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How the FBI and Interpol trapped the world's biggest Butterfly botnet

The biggest criminal botnet ever identified, with millions of enslaved computers in 172 countries, now has a name of its own – and embedded within the software that created it are the names of its criminal bot masters.

By Staff writer / June 30, 2011

A butterfly perches on a flower in a meadow near the village of Ravnica in Slovenia on June 29. Elsewhere in Slovenia, criminal bot masters used 'Butterfly Bot Kit' software to create a gigantic botnet with tens of millions of slaved machines, now dubbed 'Metulji,' the Slovenian word for butterfly.

Srdjan Zivulovic / Reuters

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The world's biggest criminal botnet, that has enslaved tens of millions of computers across 172 countries, now has a name: “Metulji," Slovenian for "butterfly." But even this monster butterfly could get netted.

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Earlier this month, the FBI and Interpol conducted "Operation Hive," which resulted in the arrests of two Metulji operators in Bosnia and Slovenia.

But that may be just the beginning. Despite its mammoth size, the Metulji botnet has an Achilles heel that law enforcement and cyber security experts are exploiting: its criminal creator kept meticulous records of his customers.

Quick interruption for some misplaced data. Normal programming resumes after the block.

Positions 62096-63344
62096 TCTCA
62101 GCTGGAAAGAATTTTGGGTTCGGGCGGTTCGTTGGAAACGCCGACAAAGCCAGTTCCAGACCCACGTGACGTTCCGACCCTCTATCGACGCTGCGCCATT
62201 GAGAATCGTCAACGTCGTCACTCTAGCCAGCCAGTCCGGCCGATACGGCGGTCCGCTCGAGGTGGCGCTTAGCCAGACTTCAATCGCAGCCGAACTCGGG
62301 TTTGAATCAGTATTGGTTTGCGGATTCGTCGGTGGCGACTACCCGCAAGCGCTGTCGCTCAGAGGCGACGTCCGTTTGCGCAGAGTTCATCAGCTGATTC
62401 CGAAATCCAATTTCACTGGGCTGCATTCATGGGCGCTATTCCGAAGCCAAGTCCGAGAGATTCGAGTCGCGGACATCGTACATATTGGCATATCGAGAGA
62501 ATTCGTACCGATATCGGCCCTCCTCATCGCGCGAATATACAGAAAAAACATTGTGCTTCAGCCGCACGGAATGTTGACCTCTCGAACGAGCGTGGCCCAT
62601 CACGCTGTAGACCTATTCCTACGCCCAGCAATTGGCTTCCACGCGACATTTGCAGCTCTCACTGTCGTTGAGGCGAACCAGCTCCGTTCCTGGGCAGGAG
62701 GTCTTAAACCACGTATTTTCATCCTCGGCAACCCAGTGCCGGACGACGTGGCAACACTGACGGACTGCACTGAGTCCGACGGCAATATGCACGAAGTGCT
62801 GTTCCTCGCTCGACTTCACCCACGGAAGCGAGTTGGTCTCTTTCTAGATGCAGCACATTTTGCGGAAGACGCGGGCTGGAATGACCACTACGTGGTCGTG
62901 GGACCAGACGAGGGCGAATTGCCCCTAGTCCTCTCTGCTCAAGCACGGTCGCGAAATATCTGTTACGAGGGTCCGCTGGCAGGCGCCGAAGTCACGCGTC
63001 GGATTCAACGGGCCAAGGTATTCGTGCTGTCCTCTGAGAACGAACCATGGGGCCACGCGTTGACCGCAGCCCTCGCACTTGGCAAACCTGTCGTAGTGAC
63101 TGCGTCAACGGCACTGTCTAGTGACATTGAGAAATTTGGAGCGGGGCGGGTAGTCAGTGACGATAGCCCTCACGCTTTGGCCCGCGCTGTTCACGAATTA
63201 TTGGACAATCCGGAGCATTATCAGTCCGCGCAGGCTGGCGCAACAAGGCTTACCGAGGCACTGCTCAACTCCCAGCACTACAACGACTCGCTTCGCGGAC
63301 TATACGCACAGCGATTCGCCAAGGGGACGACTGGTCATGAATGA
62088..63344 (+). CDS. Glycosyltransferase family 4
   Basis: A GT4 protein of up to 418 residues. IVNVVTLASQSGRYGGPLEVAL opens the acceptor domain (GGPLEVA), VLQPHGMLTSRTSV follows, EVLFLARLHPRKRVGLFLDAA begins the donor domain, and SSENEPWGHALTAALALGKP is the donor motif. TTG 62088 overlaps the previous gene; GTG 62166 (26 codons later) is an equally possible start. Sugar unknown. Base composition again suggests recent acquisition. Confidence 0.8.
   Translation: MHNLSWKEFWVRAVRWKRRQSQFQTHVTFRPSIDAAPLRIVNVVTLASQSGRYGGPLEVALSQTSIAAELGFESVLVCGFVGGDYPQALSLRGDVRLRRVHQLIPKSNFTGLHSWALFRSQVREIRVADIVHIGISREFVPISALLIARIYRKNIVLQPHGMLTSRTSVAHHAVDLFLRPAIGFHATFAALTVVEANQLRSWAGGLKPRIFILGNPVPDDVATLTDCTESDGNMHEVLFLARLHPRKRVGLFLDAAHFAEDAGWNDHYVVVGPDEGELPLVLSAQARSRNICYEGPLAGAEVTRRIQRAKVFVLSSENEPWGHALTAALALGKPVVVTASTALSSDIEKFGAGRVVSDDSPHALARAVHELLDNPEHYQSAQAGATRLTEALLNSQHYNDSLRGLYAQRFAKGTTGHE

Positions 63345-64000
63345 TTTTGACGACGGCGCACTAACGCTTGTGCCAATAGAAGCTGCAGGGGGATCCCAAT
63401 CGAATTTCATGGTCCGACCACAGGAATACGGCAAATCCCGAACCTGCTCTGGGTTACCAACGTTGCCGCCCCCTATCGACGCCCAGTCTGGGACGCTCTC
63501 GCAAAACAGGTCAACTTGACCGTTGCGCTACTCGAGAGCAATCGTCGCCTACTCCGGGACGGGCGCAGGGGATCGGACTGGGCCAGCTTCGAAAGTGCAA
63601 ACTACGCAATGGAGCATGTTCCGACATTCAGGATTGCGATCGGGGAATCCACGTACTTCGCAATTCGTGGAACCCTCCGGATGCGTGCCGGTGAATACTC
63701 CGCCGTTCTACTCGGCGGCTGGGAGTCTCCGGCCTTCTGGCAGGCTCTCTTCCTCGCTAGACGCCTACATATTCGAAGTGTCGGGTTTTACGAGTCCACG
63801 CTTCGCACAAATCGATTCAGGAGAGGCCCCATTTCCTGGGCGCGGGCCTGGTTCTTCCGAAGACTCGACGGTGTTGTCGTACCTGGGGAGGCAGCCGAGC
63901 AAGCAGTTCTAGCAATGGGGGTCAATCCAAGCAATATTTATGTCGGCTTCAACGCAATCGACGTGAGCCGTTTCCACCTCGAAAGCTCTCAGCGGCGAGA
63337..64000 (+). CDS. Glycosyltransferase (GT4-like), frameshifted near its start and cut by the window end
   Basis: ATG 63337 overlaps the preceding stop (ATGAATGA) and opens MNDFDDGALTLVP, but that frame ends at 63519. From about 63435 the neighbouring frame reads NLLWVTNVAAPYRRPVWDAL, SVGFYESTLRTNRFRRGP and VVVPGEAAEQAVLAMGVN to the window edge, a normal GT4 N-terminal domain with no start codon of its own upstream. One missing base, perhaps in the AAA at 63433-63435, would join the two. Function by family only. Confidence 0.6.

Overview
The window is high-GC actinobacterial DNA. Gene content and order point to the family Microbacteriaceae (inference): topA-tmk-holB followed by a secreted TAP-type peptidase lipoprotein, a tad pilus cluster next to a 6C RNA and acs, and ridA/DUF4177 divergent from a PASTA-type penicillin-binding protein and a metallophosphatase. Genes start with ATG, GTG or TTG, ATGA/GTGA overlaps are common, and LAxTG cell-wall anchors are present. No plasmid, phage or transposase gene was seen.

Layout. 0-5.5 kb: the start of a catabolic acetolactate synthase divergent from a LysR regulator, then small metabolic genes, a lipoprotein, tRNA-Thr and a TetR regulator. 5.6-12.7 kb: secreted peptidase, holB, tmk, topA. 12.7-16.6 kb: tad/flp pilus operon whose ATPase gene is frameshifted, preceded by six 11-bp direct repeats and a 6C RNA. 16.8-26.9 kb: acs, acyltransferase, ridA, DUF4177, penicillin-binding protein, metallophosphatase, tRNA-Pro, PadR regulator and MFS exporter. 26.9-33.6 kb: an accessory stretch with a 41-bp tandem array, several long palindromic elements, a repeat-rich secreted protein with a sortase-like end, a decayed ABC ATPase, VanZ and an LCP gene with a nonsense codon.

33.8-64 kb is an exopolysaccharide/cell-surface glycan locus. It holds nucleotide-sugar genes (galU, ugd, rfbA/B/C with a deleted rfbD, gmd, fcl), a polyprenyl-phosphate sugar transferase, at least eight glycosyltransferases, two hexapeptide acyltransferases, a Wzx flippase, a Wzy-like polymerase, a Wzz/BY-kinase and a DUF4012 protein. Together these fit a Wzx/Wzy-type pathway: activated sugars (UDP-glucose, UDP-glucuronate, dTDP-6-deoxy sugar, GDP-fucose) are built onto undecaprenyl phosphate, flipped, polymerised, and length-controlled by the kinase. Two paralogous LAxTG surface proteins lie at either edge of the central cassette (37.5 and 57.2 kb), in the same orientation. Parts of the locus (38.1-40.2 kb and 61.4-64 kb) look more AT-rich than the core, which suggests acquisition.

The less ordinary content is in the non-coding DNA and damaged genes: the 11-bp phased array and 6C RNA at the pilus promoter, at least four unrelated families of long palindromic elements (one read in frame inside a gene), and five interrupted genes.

Cheap to build, botnets are a stealthy, anonymous, nearly ideal criminal platform for Internet attacks against company websites. But they are even better at quietly stealing bank logons, passwords, credit card numbers, and social security numbers, says Karim Hijazi, CEO of Unveillance, the Wilmington, Del., botnet tracking company that discovered Metulji.

"We're already pretty sure this botnet has stolen credentials that resulted in thefts totaling in the millions of dollars," says Mr. Hijazi. "We still don't know how many computers are part of this botnet yet. But we expect to have a pretty good idea before long."

The creator of the sophisticated software kit – who made his money by selling it to those who wanted to build their own botnets – kept careful track of his customers’ criminal nicknames, Mr. Hijazi says. His “Butterfly Bot Kit” was also used to create the infamous Mariposa botnet, another gigantic botnet that at one point in 2009 had 12 million computers in 100 nations under its spell.

Just two years later, Mariposa has been neutralized by law enforcement – in large part by tracking down the purchasers of the software.

"The key here is that during the Mariposa case we discovered the licensing mechanism inside the Butterfly framework," says Luis Corrons, technical director of Panda Labs, whose company is assisting in the analysis of the new botnet. "These licenses are in the form of bot master nicknames, which are ... tied to the sales made to all bot masters who purchased a Butterfly botnet."

The Metulji botnet was created with a more advanced version of the Butterfly Bot Kit – but it, too, keeps purchase records. Since the Butterfly framework creator was arrested and his computers confiscated, it is "safe to assume" that law enforcement has "very good insight into who is running ANY Butterfly-based botnet out there," Mr. Corrons writes in an e-mail

Oddly, despite a number of Mariposa-linked arrests last year in Spain and Slovenia, bot masters are still depending on the Butterfly framework to run their Metulji botnets.

"Obviously, those bot masters are either not concerned about going to jail or just plain stupid," Corrons adds.

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